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D’Evelyn High marching band hits another high note

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Group takes first place in 2A state competition for the sixth straight year

By Deborah Swearingen

For the sixth year, the D’Evelyn Junior/Senior High School marching band took first place in the 2A state competition.

But unlike years past, this win felt less certain for the 53-member band as they went into the final round of competition as the third seed.

“I was pretty pessimistic going into it. I didn’t think we were going to win,” said Brennan Reeves, a senior percussionist.

Junior mellophone player Selma Shepherd agreed, calling it “a tight competition.”

It may have been D’Evelyn’s sixth straight win, but it was the first victory under the direction of Becky Paschke. And the new director said it was “pretty exciting” to earn the top spot in her first year.

Though it was her first year as director, Paschke was familiar with the group, having previously worked as the band’s visual director. Paschke also taught many of the band members at Dennison Elementary School.

“Some of the kids I’ve had for 10 years, which is pretty cool,” she said.

The band began practicing for the state competition over the summer. It performed a rendition of Antonín Dvořák’s “New World Symphony.”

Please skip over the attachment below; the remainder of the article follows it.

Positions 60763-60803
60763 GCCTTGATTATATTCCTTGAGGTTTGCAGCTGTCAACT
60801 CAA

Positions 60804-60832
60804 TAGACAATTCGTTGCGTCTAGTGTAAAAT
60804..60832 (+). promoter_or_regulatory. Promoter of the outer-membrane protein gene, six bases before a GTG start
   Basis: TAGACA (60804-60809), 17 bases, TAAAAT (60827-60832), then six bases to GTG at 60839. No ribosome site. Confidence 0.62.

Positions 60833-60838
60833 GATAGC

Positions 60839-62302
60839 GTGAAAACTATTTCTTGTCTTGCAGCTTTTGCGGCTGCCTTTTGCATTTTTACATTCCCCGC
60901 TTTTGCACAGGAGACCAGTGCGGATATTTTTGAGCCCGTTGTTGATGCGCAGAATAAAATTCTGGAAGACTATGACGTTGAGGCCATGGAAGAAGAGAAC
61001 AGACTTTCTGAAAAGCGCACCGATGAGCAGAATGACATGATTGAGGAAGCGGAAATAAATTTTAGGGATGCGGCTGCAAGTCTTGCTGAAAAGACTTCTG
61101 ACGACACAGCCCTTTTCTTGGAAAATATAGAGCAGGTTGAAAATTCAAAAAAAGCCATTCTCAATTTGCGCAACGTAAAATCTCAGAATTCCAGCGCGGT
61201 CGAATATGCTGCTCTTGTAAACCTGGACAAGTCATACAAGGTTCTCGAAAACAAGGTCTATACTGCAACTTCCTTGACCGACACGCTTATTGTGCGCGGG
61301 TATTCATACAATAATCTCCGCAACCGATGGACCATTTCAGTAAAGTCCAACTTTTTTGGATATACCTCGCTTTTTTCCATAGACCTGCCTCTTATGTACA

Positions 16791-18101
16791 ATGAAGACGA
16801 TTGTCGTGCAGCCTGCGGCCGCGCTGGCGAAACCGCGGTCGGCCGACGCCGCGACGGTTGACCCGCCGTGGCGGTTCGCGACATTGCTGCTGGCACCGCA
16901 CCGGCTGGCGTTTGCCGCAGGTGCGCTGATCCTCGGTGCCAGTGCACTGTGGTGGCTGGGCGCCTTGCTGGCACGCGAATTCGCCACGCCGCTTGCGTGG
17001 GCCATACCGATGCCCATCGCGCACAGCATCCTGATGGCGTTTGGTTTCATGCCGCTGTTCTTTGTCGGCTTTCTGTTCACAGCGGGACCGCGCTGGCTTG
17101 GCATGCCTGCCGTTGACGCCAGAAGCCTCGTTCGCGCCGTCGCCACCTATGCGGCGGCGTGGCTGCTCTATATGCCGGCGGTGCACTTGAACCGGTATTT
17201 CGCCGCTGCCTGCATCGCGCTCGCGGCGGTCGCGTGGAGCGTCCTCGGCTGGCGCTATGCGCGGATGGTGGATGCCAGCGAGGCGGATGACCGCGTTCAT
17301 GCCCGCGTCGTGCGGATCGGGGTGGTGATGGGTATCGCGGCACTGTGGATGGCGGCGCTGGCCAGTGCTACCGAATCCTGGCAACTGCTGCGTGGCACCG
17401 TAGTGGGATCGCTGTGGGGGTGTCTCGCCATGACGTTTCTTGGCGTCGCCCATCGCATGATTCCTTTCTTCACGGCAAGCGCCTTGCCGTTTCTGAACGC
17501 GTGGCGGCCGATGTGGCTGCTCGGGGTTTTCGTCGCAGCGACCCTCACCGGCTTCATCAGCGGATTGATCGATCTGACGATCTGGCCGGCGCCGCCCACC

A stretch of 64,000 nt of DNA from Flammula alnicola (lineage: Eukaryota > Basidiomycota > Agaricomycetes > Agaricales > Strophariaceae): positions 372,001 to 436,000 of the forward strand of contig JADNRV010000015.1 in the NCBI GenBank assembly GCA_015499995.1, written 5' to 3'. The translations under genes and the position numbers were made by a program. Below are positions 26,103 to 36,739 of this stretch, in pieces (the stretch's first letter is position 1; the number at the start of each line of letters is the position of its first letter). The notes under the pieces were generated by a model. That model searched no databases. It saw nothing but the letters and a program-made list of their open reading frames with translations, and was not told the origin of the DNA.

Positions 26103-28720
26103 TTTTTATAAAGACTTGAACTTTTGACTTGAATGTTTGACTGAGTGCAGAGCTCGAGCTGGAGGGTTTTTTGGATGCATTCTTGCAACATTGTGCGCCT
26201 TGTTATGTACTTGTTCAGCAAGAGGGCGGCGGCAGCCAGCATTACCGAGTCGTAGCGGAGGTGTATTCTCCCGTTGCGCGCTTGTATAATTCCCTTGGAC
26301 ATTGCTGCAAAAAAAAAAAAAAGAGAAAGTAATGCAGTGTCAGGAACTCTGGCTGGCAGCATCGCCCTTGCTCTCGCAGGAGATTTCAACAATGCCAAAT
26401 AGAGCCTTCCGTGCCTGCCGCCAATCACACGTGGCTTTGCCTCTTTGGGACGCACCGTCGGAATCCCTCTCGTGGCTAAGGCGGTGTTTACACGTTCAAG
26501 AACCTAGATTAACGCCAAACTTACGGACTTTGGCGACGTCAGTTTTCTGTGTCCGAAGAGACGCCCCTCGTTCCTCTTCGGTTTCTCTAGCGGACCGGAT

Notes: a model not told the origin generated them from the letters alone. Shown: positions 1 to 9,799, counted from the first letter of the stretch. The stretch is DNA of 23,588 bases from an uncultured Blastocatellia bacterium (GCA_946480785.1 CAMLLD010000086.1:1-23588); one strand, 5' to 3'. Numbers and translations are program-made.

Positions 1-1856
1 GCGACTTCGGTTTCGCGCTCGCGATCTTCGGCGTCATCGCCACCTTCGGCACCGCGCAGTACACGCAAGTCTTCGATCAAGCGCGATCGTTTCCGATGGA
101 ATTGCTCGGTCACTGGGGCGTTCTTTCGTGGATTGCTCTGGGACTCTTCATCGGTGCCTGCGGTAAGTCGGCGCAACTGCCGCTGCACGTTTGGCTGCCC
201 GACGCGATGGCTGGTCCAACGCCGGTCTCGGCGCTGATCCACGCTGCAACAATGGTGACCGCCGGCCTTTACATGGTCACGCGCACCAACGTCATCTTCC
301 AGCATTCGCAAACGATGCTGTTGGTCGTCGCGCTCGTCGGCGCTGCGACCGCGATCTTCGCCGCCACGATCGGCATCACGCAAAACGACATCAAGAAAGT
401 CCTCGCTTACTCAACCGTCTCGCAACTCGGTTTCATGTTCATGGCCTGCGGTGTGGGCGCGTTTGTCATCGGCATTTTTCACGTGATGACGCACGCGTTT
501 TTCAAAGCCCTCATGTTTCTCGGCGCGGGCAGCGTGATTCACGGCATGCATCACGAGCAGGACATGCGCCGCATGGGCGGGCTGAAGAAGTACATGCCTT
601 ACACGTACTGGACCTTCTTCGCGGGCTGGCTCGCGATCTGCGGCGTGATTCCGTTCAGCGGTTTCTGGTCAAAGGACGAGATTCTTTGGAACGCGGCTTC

Called “Friendly Skies,” the theme was airplanes, and each part of composition mimicked a different airplane experience.

“It’s really popular music, but I don’t think anyone’s ever done this take on it. … It just kind of let the audience go on a journey with the marchers — being at the airport to boarding the plane, the in-flight entertainment and then the turbulence section,” Paschke said.

For Shepherd, Reeves and drum major Charles O’Brien, there was never a doubt about joining the marching band. Each has a history with music stretching long before their decision to join.

O’Brien had a family incentive — his sister was in the band, too. Shepherd picked up the French horn in fifth grade. Reeves, on the other hand, had a different reason for joining.

“I wanted to play football, but my mom said I was too small,” he said, smiling.

For all, though, music plays an important role.

“Well, music for me kind of lets me express, like, the feelings that I can’t get out with words. … If I’ve had a rough day, I can go play and just get every nervous feeling out of my system,” O’Brien said. “… I can always go to music to comfort me.”

Reeves echoed that point.

“I use music as a display of emotion,” he said. “… It can convey emotion or make you feel certain emotions depending on what you’re playing or listening to.”